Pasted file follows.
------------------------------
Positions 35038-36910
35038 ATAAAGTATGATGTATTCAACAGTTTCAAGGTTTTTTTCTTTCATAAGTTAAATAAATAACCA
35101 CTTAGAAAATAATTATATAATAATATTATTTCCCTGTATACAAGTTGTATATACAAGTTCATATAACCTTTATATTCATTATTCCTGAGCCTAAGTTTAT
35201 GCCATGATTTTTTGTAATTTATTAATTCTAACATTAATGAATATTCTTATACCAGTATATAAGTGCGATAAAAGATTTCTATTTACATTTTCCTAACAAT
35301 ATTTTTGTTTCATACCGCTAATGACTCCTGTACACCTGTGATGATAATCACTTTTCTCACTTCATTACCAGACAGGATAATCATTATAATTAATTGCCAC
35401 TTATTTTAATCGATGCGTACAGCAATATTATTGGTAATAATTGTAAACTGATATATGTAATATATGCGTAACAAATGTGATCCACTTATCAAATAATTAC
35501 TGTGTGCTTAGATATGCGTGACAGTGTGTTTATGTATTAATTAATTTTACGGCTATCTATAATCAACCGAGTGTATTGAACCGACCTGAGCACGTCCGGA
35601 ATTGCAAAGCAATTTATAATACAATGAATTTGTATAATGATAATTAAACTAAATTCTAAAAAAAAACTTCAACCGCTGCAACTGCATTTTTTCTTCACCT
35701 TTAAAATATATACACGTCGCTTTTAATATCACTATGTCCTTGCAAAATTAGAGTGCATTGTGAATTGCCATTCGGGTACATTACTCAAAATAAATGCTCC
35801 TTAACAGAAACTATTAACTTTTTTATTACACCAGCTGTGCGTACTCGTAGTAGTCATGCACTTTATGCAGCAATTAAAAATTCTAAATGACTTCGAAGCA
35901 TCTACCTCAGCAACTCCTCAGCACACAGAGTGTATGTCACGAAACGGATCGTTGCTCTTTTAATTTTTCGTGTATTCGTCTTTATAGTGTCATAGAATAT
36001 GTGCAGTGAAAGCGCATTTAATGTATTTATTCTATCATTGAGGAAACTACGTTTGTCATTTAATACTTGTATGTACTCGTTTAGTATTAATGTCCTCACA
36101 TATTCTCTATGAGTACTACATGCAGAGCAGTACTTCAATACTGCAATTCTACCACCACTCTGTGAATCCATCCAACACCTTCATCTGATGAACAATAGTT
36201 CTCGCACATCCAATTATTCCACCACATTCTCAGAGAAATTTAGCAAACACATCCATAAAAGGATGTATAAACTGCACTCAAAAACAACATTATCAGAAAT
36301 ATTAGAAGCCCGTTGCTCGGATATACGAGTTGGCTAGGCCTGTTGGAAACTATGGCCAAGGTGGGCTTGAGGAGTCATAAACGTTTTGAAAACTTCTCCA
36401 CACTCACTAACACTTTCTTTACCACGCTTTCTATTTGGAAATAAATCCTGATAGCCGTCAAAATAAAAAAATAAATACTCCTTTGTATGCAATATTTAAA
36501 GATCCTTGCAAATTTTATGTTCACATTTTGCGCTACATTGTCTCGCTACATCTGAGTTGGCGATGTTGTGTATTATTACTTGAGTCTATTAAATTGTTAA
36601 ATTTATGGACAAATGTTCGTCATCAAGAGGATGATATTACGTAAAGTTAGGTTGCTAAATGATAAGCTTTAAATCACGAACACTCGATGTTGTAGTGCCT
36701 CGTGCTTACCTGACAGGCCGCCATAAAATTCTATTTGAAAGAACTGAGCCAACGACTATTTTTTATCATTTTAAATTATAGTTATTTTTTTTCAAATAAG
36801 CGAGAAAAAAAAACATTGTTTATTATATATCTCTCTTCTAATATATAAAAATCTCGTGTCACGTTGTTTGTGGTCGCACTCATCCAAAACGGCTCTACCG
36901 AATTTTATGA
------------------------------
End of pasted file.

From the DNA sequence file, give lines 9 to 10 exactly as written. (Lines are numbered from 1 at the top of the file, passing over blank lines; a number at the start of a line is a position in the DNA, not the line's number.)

35701 TTAAAATATATACACGTCGCTTTTAATATCACTATGTCCTTGCAAAATTAGAGTGCATTGTGAATTGCCATTCGGGTACATTACTCAAAATAAATGCTCC
35801 TTAACAGAAACTATTAACTTTTTTATTACACCAGCTGTGCGTACTCGTAGTAGTCATGCACTTTATGCAGCAATTAAAAATTCTAAATGACTTCGAAGCA